No One Should Be Short On Gold, Says Precious Metals Firm CPM
Investors would be ill-advised to make financial bets that the price of gold will fall, according to a recent video report from commodities consulting firm CPM Group.
The video, hosted by Jeff Christian, founder, and managing partner of the company, notes that anyone with an outlook longer than a couple of weeks should be long. In other words, investors should bet on higher prices for the yellow metal.
The advice comes just weeks after gold prices hit an all-time high of $2,064 a troy ounce on August 6, according to data from Bloomberg. Since then, they’ve drifted back down to $1,939, recently. The SPDR Gold Shares exchange-traded fund, which tracks the price of the metal, has performed similarly.
Still, don’t count on bullion prices to continue retreating in anything but a temporary way.
In the video Christian quotes CPM’s research director, Rohit Savant as saying, “I wouldn’t advise anyone to be short gold at this point.”
Christian elaborates that investors who expect to hold their position for more than a couple of weeks want to be betting on higher prices, not on lower ones.
CNBC/Fred Imbert, Yun Li, Eustance Huang
Nasdaq falls more than 3% as tech plunges once again, Dow drops 550 points
Stocks fell sharply on Tuesday to start the week as technology shares were under pressure following their worst sell-off in more than five months last week.
The Nasdaq Composite dropped 3.7% and the Dow Jones Industrial Average plunged 558 points, or more than 2%. The S&P 500 slid 2.5%.
“High valuations in the mega-cap stocks are stretched far beyond historical levels,” said Bruce Bittles, chief investment strategist at Baird. “The technical indicators – high margin debt, fully invested mutual funds, CBOE options data showing record call volume, Wall Street letter writers at bullish levels — pointed to excessive optimism in the market which often suggests a consolidation/correction phase is likely.”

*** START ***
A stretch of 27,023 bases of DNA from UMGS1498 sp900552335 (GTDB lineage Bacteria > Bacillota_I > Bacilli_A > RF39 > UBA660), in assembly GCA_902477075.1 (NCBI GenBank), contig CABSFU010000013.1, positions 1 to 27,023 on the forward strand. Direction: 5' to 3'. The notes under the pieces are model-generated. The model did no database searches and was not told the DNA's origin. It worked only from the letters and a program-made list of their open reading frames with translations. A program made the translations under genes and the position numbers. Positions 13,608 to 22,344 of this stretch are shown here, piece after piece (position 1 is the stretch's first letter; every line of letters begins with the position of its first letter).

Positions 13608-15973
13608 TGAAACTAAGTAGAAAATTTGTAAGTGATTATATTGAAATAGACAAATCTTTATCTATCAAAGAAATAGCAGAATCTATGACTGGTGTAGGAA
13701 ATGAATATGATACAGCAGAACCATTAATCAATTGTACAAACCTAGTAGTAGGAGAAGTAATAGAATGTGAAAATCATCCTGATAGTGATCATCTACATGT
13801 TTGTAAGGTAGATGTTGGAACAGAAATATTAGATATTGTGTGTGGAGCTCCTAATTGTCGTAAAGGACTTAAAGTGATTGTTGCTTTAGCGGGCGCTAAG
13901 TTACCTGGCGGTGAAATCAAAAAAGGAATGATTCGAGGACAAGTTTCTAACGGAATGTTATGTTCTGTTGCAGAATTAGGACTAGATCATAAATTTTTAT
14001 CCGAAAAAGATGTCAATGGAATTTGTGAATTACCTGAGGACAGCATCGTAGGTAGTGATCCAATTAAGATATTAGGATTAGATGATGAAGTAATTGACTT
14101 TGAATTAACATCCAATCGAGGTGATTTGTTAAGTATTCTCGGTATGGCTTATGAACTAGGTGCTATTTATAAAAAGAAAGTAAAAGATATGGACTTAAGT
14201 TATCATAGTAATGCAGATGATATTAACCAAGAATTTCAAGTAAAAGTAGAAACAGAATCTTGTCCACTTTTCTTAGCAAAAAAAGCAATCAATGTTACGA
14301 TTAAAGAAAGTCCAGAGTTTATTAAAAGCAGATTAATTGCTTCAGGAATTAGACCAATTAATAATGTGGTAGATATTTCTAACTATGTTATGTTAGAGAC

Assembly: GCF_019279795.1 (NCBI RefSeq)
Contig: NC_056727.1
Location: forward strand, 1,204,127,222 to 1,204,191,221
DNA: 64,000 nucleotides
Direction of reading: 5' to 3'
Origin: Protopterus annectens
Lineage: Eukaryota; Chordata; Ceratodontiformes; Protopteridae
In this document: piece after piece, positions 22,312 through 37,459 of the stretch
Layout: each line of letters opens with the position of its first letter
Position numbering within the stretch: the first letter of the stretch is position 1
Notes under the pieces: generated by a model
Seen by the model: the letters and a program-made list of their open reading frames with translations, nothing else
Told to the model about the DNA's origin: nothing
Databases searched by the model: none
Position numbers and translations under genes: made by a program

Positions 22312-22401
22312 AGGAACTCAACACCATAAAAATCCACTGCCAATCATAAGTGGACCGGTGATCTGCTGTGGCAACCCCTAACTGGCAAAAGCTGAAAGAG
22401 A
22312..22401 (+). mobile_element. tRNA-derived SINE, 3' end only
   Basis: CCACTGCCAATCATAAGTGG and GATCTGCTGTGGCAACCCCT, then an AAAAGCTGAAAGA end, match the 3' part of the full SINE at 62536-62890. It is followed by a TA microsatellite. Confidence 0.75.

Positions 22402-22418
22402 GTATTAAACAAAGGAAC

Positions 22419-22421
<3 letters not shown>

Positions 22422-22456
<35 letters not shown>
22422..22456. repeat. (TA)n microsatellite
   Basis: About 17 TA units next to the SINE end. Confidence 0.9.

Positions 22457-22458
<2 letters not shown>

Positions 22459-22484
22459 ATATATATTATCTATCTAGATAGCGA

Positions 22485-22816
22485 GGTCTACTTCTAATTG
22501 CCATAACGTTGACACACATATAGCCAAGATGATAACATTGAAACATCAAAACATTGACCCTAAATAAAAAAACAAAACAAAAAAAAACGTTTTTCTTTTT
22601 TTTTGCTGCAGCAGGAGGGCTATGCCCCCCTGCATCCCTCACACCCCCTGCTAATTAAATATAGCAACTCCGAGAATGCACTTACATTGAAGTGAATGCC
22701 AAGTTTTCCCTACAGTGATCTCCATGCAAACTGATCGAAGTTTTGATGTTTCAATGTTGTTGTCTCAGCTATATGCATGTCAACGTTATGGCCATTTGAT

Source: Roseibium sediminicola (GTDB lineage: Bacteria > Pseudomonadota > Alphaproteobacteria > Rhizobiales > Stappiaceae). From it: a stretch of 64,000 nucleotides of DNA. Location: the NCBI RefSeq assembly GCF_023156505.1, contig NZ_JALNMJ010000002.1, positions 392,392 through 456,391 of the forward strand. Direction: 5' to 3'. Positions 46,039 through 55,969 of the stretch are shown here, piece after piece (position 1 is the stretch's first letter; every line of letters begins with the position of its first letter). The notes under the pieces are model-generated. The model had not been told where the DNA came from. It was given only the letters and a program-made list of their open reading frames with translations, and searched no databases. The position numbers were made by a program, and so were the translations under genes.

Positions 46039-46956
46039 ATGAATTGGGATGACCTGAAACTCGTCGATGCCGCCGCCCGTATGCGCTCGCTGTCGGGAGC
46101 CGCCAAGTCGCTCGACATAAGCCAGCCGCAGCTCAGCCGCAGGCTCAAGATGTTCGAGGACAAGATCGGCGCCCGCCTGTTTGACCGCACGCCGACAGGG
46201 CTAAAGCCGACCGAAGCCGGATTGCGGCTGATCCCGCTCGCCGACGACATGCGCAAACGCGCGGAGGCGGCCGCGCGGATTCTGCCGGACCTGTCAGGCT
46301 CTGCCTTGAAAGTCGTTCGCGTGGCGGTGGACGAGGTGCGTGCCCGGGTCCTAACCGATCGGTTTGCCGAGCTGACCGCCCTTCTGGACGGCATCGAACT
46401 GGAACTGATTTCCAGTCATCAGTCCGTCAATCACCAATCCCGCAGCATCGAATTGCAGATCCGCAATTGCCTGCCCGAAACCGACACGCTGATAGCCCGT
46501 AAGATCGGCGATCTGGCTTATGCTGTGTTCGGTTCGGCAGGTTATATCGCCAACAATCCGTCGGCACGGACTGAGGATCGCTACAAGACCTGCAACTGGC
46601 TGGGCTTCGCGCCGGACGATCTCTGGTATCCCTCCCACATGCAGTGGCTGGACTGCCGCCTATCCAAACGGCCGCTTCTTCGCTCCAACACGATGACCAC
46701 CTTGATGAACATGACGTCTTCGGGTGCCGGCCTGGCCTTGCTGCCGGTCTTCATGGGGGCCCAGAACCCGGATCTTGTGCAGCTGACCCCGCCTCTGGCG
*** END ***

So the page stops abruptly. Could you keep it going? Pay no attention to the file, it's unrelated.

Gold’s, silver’s trajectory depends on rising inflation – RJO Futures
A post-COVID-19 global economy is creating a paradigm shift in financial markets that will continue to benefit gold, even as prices struggle to break through resistance at $2,000 an ounce, according to one market analyst.
In an interview with Kitco News, Daniel Pavilonis, senior market strategist at RJO Futures, said that the threat of rising inflation and the Federal Reserve’s new monetary policy stance to target average inflation of 2%, will keep real interest rates lower and support gold and silver prices in the long-term.
Pavilonis added that although the precious metals markets are struggling to attract some buying momentum, there is still some relative strength in the marketplace as prices hold critical support levels around the 50-day moving average.
“Pullbacks are being bought up,” he said. “Maybe we have a slow grind higher. What I’m trying to focus on right now is: are we going to start to see inflation and is it manageable inflation?”
Financial News/Shruti Tripathi Chopra
We are clearly seeing a correction and tech bubble will burst’, warns top fund manager
What does last week’s stock market seesaw mean? A correction is here and the “tech bubble” will burst, according to top investor Rob Arnott who is known as the “godfather of smart-beta” investing.
“We are clearly seeing a correction, Arnott said last week, pointing to the FANG+ stocks [Facebook, Amazon, Netflix, Google parent Alphabet and Microsoft among others] taking a beating recently.
“The FANG+ index was down 11% in just one-and-a-half days”, the founder and chairman of the board of Research Affiliates, a global asset manager, added.
Hundreds of billions of dollars were wiped off the tech sector last week amid worries of a Nineties-style bubble. The tech-dominated Nasdaq Composite saw its worst decline since the period ending March 20 and its first drop after five consecutive gains. The US markets are shut today for the Labor Day holiday.
“It’s a bubble,” Arnott said. “Bubbles burst. The FANMAG bubble will be no exception.”
On Friday, Apple shares entered correction territory – defined as a decline of between 10% and 20% from a recent high.